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Bun told investigators he shot Daly, considered suicide

Photo by Curt Yeomans
Accused cop killer Veasna Johnathan Bun rests his face in one of his hands as the third day of his trial for killing Clayton County Sheriff's Deputy Rick Daly begins, on Thursday.

Photo by Curt Yeomans Accused cop killer Veasna Johnathan Bun rests his face in one of his hands as the third day of his trial for killing Clayton County Sheriff's Deputy Rick Daly begins, on Thursday.

Veasna Johnathan Bun considered taking his own life, in a shed, while law enforcement officers searched for him in the hours after Clayton County Sheriff’s Deputy Rick Daly was shot and killed on July 20, 2011, a video of his initial interview with investigators showed.

In the video, Bun was shown telling Georgia Bureau of Investigations Special Agent Jonathan Spurlock, and Clayton County District Attorney’s Office Investigator James Payne, that he shot Daly, and was scared of what would happen to him afterward. He also told investigators that he had called both of his parents while he was on the run, and hiding in a shed. He said he apologized to them for what he had done.

During the interview, he indicated that he was suicidal following the shooting, but it was thoughts of his relatives that kept him alive.

“I was planning to shoot myself in the shed,” Bun told the investigators. “But, I didn’t do that, because I was thinking about my family.”

The video was shown at the beginning of Bun’s trial for allegedly killing Daly. As it was shown in the courtroom, a dozen members of Daly’s family, including his widow, Cheryl Daly, sat stoically as they listened to Bun’s description of the shooting. During the interview, he told investigators that he never planned to shoot the deputy, but that his “mind went blank” as Daly pulled over the vehicle he was riding in.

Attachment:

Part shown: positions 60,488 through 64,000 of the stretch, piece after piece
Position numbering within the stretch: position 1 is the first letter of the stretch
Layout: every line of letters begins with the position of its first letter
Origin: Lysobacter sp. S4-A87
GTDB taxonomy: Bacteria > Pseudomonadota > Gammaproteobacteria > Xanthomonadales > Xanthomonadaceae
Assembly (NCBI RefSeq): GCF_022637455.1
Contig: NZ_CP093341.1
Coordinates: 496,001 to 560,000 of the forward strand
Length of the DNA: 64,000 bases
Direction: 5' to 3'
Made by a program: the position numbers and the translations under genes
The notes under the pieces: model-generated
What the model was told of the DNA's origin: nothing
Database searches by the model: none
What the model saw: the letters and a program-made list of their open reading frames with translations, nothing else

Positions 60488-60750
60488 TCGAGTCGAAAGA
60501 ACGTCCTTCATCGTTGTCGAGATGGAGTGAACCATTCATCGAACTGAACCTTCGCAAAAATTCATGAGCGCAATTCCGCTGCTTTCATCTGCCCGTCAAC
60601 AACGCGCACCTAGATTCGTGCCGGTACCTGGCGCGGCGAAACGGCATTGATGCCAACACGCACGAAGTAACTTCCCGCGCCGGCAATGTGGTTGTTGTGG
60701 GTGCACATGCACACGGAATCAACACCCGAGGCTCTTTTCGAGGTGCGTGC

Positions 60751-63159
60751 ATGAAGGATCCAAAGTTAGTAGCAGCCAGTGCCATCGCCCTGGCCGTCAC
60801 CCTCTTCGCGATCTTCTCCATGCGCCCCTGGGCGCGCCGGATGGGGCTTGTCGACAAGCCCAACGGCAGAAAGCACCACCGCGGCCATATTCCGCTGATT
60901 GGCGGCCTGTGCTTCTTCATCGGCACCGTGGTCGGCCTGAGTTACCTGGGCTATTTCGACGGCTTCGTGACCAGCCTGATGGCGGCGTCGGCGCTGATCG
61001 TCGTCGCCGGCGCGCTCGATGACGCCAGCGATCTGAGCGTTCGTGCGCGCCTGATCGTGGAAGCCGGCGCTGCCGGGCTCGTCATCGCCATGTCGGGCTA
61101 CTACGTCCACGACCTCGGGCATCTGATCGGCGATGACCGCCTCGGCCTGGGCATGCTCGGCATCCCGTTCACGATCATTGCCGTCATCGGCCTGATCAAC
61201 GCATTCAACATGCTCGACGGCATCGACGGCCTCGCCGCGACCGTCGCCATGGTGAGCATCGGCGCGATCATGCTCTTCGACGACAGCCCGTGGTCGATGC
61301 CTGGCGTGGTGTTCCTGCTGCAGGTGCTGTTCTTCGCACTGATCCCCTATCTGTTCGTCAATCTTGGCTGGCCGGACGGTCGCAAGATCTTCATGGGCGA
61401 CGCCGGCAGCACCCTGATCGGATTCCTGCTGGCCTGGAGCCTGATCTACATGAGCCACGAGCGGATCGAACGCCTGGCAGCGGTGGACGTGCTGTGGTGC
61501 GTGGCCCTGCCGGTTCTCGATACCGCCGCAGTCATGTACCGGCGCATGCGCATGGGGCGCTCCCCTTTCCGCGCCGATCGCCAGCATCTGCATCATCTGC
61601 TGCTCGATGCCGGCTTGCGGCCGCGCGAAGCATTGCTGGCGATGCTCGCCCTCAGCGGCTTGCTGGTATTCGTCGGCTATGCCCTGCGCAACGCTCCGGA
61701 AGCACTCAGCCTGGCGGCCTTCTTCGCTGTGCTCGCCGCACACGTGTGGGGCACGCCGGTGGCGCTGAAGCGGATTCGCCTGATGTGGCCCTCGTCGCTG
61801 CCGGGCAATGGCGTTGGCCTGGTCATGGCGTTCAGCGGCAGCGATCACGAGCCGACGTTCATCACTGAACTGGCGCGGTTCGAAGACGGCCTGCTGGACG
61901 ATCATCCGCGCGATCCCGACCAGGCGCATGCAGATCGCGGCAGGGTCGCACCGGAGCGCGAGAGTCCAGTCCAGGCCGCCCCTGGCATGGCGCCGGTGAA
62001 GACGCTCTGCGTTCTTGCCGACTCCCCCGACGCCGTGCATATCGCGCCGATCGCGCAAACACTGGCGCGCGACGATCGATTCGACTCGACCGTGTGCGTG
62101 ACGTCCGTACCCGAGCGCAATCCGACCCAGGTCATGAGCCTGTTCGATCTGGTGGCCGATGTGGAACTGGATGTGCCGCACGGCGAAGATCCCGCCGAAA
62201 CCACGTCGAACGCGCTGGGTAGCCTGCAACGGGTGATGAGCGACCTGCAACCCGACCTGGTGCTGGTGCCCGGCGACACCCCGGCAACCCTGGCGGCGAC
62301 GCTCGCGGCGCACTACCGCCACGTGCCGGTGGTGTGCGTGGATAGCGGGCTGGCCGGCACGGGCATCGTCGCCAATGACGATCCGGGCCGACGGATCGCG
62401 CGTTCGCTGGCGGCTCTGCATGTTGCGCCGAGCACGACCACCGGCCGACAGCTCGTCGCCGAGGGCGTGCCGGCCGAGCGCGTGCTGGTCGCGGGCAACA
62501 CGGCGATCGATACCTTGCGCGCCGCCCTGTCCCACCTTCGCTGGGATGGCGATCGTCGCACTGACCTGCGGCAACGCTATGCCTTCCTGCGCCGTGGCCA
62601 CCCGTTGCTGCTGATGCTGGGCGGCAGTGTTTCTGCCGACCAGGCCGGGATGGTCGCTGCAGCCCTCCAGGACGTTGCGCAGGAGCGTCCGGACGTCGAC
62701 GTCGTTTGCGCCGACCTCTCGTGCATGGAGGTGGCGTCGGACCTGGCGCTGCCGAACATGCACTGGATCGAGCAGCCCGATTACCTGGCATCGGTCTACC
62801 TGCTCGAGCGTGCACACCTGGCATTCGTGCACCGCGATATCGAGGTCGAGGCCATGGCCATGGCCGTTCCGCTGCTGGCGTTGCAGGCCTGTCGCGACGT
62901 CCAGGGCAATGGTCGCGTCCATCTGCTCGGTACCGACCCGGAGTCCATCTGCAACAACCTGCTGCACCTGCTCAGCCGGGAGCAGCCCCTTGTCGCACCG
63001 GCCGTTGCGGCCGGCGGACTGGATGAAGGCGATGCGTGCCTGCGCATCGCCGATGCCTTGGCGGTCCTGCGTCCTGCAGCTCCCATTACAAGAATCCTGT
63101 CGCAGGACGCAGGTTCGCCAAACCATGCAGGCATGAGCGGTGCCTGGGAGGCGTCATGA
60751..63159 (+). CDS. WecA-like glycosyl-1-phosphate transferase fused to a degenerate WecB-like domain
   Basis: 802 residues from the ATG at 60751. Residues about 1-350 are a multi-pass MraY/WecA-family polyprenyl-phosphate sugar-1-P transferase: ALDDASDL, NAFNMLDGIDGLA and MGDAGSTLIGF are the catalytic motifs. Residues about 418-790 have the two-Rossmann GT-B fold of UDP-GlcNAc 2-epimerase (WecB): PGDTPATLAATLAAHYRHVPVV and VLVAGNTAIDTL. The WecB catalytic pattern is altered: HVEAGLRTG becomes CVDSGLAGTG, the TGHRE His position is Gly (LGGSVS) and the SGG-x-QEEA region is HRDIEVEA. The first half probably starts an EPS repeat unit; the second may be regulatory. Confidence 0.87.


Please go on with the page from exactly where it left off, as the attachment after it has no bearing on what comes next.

“I knew what was going on, but yet I didn’t know what was going on,” Bun said.

Daly was pulling the vehicle over to arrest Bun on an outstanding warrant stemming from a January 2011 robbery of a store in Forest Park.

“I wanted to put it [the gun] down, but ... my mind went blank, and I shot him,” Bun told his interviewers. “I know what you are thinking. You think I wanted to shoot the police, and run away, and try to hide. I’m telling you my intention was to put down the gun.”

But Bun’s statements to investigators seemed to be conflicting at times. Although he initially said he planned to put the gun down, he later said he wanted to only shoot Daly in his bullet-proof vest before running away.

“Was that what you were aiming for?” Spurlock asked Bun.

The teenager replied: “Yes. If I really wanted to kill him, I would have shot him in the head, but I figured I’d just shoot him in the vest.”

As Bun could be herd talking about aiming for Daly’s bulletproof vest, the slain deputy’s son, Fayette County Sheriff’s Deputy Toby Daly, reached over and clasped his mother Cheryl Daly's hand.

As the interview came to a conclusion, Bun could be heard asking investigators what his punishment would likely be for killing Daly.

“Am I eligible for execution?” Bun asked the interviewers. “I actually want that to happen.”

The State Medical Examiner, Dr. Jonathan Eisenstat, later testified that the two bullets that struck Daly caused significant internal damage.

One bullet entered the deputy’s left shoulder, fractured some ribs, punctured the left lung, and became lodged in Daly’s lower rib cage. The other bullet, entered his left torso, just above his waist, and punctured his spleen, two blood vessels, his small intestines, and fractured his pelvic bone, where it came to a stop.

The bullet that entered the torso caused more than 550 milliliters of blood to leak into Daly’s abdomen, while the other bullet caused approximately 400 milliliters of blood to leak into the left lung, Eisenstat testified. “Either one of them could have been fatal,” he said.

Bun was scheduled to take the witness stand, in his own defense today, at 2 p.m. Check news-daily.com later for updates.